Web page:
The wacky adventures of scientists traveling to the Earth's core have been a favorite plot line in Hollywood over the decades, but actually getting there is mostly science fiction.
Now, a group of scientists is using some of the world's most powerful supercomputers to do what could be the next best thing.
Princeton's Jeroen Tromp and colleagues are eavesdropping on the seismic vibrations produced by earthquakes, and using the data to create a map of the Earth's mantle, the semisolid rock that stretches to a depth of 1,800 miles, about halfway down to the planet's center and about 300 times deeper than humans have drilled. The research could help understand and predict future earthquakes and volcanic eruptions.
"We need to scour the maps for interesting and unexpected features," Tromp told CBS News. "But it's really a 3D mapping expedition."
To do this, Tromp and his colleagues will exploit an interesting phenomenon related to seismic activity below the surface of the Earth. As seismic waves travel, they change speed depending on the density, temperature and type of rock they're moving through, for instance slowing down when traveling through an underground aquifer or magma.
Thousands of seismographic stations worldwide make recordings, or seismograms, that detail the movement produced by seismic waves, which typically travel at speeds of several miles per second and last several minutes. By combining seismographic readings of roughly 3,000 quakes of magnitude 5.5 and greater the geologists can produce a three-dimensional model of the structures under the Earth's surface.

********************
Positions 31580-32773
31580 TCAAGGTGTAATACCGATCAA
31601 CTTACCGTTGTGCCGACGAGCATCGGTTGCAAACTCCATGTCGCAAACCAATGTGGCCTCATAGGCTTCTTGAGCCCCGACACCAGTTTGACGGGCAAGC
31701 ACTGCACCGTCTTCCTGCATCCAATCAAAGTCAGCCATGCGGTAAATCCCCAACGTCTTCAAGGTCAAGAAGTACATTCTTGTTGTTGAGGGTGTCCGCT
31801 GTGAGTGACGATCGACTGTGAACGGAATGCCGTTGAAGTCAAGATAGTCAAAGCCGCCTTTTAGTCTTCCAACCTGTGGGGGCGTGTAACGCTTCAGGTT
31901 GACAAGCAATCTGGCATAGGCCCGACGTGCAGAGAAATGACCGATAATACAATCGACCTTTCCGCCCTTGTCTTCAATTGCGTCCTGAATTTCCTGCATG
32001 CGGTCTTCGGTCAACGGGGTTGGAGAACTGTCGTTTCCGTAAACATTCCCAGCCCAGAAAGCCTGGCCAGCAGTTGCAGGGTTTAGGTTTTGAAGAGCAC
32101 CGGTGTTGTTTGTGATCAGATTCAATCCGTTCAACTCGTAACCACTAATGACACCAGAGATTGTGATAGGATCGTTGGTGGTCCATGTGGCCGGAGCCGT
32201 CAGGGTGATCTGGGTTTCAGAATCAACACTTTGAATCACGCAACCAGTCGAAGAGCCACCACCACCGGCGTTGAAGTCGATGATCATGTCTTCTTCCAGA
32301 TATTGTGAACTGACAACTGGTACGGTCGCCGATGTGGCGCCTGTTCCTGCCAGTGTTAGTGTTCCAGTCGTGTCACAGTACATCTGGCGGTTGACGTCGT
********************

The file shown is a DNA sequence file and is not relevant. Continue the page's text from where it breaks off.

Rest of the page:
For the task, Tromp's team will use the supercomputer called Titan, which can perform more than 20 quadrillion calculations per second and is located at the Department of Energy's Oak Ridge National Laboratory in Tennessee.
The technique, called seismic tomography, has been compared to the computerized tomography used in medical CAT scans, in which a scanner captures a series of X-ray images from different viewpoints, creating cross-sectional images that can be combined into 3D images.
Tromp acknowledged he doesn't think his research could one day lead to a scientist actually reaching the mantle. But he said it could help seismologists do a better job of predicting the damage from future earthquakes and the possibility of volcanic activity.
For example, they might find a fragment of a tectonic plate that broke off and sank into the mantle. The resulting map could tell seismologists more about the precise locations of underlying tectonic plates, which can trigger earthquakes when they shift or slide against each other. The maps could also reveal the locations of magma that, if it comes to the surface, causes volcanic activity.